THE PROCESS PROS
If mythic leaders are driven by personal experience, knowledge and chutzpah, operational leaders are challenged by a need to set up and monitor complex internal and external processes.
"Outsourcing is a longer-term commitment than a consulting relationship--more like a marriage," says Peter Bendor-Samuel, president of Dallas-based Everest Group and CEO of the Outsourcing Center. If consulting is the dating scene of the business world, outsourcing must endure for better or worse. These relationships will prosper, he says, if care is applied. "You can dump the girlfriend," says Bendor-Samuel unchivalrously, "but not the wife--it's expensive and painful." Keeping the marriage going requires that the CIO make demands and let the vendors sink or swim. "At first, CIOs tried to be friends with the vendors, which didn't work," says Bendor-Samuel. "They used friend-ships to maximize profits at their own expense." But CIOs cannot afford lengthy honeymoons.
Vendor relationships must be managed through institutional vehicles such as service-level agreements--and common sense. Call it tough love.
Can a CIO develop both his mythic and operational sides? Mony CIO Rogers believes one person can do it all--or most of it.
"Not that long ago, a CIO could be successful if he was charismatic or very technical or had people skills," says Rogers. "I think it's changed tremendously. You can't have one element. If you only have one, you won't survive long." Rogers is by nature an operational manager, a detail fanatic with a talent for managing multiple projects and fixing problems. "I'm consumed with being the best I can be," he says. "It's a blessing and a curse. You have to manage it so that you don't go crazy. I want to celebrate successes. I do. But I also want to avoid making mistakes by making process improvement so that we don't make them again." When it comes to outsourcing, Rogers keeps a sharp eye on five to six vendors.
He partners Mony's project managers with them and uses incentives as carrots.
"We create a win-win situation with our vendors. We both benefit from achieving the results," he says. When Mony outsourced all Y2K remediation, it offered bonuses if the vendors delivered. They did. "We paid those bonuses gladly because they did a good job. It improved quality and built credibility and respect." Rogers may have stepped up to the visionary role--achieved through experience and welcoming change, he says--yet he still sees himself as a problem solver.
"The real challenge for me," says Rogers, "is keeping pace with technology. You juggle so many balls that finding time to stay current is tough. You must have discipline and commitment to do that." A good CIO finds a way to lead, set up processes and be an effective businessperson. In other words, even a careful process manager must be able to see outside his IT world. "A CIO must understand big culture relationships, who gets things done, who doesn't. At the core, you go into a meeting, and you must contribute in a meaningful way to the business dialogues. If you aren't providing value," warns Rogers, "you won't be invited back." Although Rogers and Infinger set up their departments differently, they both recognize where their natural abilities lie, and they either find someone else to handle tasks less suited to their talents (Infinger) or take an active role with the staff to get it done (Rogers). Vendors help further both Raytheon's and Mony Group's CIOs' visions of how their IT departments can best support their companies' goals. They realize that success demands both a vision of where outsourcing can take them and a well-tuned vehicle that will carry them there.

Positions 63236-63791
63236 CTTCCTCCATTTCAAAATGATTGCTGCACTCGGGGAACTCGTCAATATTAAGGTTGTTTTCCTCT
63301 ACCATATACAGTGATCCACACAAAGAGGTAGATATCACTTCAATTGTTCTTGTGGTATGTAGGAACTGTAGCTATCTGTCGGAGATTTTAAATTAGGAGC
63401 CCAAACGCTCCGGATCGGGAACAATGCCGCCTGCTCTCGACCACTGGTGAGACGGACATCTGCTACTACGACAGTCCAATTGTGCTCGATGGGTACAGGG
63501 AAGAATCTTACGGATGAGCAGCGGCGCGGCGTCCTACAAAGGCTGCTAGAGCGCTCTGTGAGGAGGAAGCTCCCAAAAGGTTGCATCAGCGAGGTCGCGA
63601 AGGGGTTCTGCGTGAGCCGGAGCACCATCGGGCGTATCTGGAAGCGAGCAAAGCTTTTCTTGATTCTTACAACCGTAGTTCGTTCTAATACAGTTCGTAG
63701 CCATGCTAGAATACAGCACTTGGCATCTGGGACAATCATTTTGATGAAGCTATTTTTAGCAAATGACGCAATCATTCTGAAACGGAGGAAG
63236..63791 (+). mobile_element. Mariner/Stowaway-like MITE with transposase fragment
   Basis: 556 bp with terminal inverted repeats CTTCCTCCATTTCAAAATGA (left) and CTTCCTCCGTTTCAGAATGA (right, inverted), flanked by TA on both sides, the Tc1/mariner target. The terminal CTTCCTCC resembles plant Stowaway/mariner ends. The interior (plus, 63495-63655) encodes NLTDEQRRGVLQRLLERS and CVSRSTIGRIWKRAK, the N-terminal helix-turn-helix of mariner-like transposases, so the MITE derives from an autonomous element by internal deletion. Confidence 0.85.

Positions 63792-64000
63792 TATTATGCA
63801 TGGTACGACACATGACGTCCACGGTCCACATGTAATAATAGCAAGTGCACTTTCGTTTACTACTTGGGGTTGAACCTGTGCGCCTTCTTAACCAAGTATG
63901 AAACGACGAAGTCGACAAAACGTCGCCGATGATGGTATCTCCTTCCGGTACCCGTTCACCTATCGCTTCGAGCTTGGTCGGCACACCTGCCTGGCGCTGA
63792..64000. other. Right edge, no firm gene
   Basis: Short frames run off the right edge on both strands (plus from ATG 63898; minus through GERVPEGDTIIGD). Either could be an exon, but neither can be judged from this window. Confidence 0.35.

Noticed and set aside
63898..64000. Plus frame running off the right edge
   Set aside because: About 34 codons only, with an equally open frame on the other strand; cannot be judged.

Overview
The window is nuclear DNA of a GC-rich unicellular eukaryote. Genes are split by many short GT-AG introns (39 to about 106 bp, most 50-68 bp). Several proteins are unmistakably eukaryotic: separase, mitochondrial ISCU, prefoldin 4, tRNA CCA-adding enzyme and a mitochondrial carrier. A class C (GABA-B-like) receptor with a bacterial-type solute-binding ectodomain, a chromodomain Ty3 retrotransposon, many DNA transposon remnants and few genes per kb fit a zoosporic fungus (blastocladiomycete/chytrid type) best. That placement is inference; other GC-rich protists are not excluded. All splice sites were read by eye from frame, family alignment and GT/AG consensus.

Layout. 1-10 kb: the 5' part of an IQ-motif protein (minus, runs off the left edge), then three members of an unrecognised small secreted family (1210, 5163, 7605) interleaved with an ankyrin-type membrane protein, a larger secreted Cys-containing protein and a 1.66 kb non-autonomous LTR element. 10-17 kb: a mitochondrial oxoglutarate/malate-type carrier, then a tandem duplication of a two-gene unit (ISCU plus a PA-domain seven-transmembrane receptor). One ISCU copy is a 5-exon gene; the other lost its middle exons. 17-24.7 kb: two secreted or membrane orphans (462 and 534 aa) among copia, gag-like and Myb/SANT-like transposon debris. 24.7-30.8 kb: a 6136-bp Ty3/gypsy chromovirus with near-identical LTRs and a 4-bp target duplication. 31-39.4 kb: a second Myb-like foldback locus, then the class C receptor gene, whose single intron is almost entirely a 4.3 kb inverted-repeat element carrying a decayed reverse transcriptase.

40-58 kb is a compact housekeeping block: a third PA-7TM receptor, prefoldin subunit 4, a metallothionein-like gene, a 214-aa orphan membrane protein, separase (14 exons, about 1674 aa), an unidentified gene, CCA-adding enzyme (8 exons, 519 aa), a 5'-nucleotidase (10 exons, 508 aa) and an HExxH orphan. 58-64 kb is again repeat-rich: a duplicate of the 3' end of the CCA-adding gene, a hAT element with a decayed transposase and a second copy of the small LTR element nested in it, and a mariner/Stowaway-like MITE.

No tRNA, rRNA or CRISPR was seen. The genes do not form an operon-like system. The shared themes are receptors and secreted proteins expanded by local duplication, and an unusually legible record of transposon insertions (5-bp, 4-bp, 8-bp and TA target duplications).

If you have thoughts about this kind of leadership dialectic or new models for managing outsourcing relationships, write us at email@example.com.
MYTHIC VS. OPERATIONAL
What kind of leader are you? Take this test to find out 1. You're stuck in an airport, waiting for your delayed flight to start boarding. Do you a. Stick your nose in the most recent issue of Data Warehouse Digest--free time at last! b. Check the status of the latest performance results and finish up a performance review. c. Log an epiphany in your Palm Pilot about creating new relationships with other like-minded executives from competing companies.
2. You could be best described as a. A clock. Here at 8 a.m., gone by 6 p.m. b. A queen bee. You keep those workers humming. c. A hawk. Strong, with one eye on the clouds and the other on the ground, searching for any mice in your vicinity.
3. How many times this past year have employees run crying from your office? a. I don't know. b. Once a month. Hey, we have standards, and it's my job to make sure we meet them. c. Never. They come out of my office energized and inspired.
4. How do you want to be remembered? a. I delivered on all my commitments. b. I left behind an institution that survives me. c. People will look back on your tenure and say, "Man, that was a turning point." 5. What kind of relationship do you have with peers and subordinates? a. I'm always misunderstood. b. I'm regarded as a solid citizen. c. They love me to death.
6. The title that best defines you is a. God b. God c. God If you responded with mostly A's, you're probably a data-processing manager in CIO's clothing. Better keep on eye on technology and the business and consider your role as change agent for your company.
If you responded with B's, you're an organizational leader--not that there's anything wrong with that. Try shaking the leaves on your tree. Feels good, doesn't it? If you're C, you know you are the mythic leader. You need only a chariot and some lightning bolts. Just remember: The organization is bigger than you.